Aug. 25, 2008
SANTA BARBARA, Calif. - Injuries to a pair of UC Santa Barbara men's soccer veterans will cost each the 2008 season and force the Gauchos to rely even more heavily on their talented freshman class.
Senior defender Kyle Kaveny fractured his left ankle in Saturday's exhibition match against Westmont and junior midfielder C.J. Cintas broke his left foot during practice last week. Each is expected to undergo surgery and miss the No. 21-ranked Gauchos' entire season which opens this Friday at Harder Stadium vs. Air Force.
"What got hurt is all our experience in the back," Head Coach Tim Vom Steeg said.
Kaveny, who started Saturday's 4-0 win over Westmont, was injured less than six minutes into the game when a Warriors defender fell onto his leg after Kaveny stole the ball. The fifth-year senior is ineligible to apply for a medical redshirt.
Cintas originally broke his foot in the spring and broke it again in the same spot last week. The junior will be out about five months and will use up a redshirt.
However, there was some good news on Monday, less than a week before UCSB's season opener.
Freshman midfielder Danny Barrera practiced for the first time since injuring his knee, as did sophomore transfer from UCLA Kyle McAthy and junior mid Martin Hedevag. Barrera, a highly-touted recruit from Thousand Oaks is expected to be ready for the Sept. 5 game vs. Kentucky, a game that will be televised live on FOX Soccer Channel.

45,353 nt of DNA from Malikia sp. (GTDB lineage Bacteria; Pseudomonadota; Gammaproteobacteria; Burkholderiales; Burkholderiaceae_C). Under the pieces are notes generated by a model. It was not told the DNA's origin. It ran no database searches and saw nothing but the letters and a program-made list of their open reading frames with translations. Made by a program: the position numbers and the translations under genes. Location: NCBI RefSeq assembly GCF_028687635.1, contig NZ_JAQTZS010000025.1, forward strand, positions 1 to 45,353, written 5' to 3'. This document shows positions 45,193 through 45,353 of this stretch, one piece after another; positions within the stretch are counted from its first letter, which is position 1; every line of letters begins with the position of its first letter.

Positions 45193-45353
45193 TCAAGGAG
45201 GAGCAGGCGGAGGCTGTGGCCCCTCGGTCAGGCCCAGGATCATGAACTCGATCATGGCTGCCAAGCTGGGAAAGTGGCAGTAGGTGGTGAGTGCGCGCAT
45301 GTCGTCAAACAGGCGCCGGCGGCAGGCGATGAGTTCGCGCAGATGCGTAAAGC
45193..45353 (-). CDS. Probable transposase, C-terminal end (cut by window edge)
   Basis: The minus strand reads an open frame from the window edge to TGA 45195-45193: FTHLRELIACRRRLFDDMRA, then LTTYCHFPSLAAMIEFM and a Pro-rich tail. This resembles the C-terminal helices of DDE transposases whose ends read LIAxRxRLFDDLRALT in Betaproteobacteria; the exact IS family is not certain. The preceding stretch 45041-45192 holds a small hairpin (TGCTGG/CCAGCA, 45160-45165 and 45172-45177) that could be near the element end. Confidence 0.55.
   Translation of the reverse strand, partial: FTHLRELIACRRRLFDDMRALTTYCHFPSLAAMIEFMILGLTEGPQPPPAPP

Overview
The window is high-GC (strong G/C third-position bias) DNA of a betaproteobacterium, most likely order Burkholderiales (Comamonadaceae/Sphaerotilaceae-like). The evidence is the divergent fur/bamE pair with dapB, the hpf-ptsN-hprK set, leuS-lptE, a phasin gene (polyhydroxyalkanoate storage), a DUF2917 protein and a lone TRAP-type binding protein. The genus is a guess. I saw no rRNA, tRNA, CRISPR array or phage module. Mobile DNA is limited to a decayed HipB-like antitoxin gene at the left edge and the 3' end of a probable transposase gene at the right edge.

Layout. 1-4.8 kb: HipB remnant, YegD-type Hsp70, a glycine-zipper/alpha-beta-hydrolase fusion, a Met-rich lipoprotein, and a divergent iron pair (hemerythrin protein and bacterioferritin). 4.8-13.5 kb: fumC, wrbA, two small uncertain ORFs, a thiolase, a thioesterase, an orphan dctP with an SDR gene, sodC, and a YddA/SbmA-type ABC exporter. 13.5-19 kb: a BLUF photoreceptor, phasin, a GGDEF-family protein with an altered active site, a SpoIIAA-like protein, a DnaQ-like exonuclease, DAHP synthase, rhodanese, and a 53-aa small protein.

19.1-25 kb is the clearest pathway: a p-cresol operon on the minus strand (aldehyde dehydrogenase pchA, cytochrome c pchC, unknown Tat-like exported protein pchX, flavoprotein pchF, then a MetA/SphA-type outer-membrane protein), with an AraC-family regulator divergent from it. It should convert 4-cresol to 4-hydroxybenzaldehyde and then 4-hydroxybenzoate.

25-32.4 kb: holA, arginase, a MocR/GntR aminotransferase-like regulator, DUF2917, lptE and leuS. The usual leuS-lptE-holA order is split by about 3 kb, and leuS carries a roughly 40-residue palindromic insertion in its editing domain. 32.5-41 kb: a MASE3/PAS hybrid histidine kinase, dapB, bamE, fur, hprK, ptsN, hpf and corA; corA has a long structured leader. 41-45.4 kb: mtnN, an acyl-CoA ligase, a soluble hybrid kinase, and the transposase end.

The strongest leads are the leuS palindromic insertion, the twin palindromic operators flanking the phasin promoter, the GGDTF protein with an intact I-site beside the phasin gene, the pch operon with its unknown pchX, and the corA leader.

Sophomore forward Bongomin Otii, who is recovering from a knee injury, is expected to be cleared to play in time for UCSB's fourth game of the season, Sept. 12 at Rutgers.
"Michael Tetteh played well and Peter McGlynn played well," Vom Steeg said in reference to the pair of freshmen who started on Saturday. "They were going to be prominent anyway, but now they become essential."
Also impressive was the way several other first-year Gauchos played in the victory over Westmont, making the losses of Kaveny and Cintas a little easier to swallow.
"These are freshmen who walked onto a Division I field and acted like they belonged," Vom Steeg said. "That allows me not to totally freak out over our two big losses."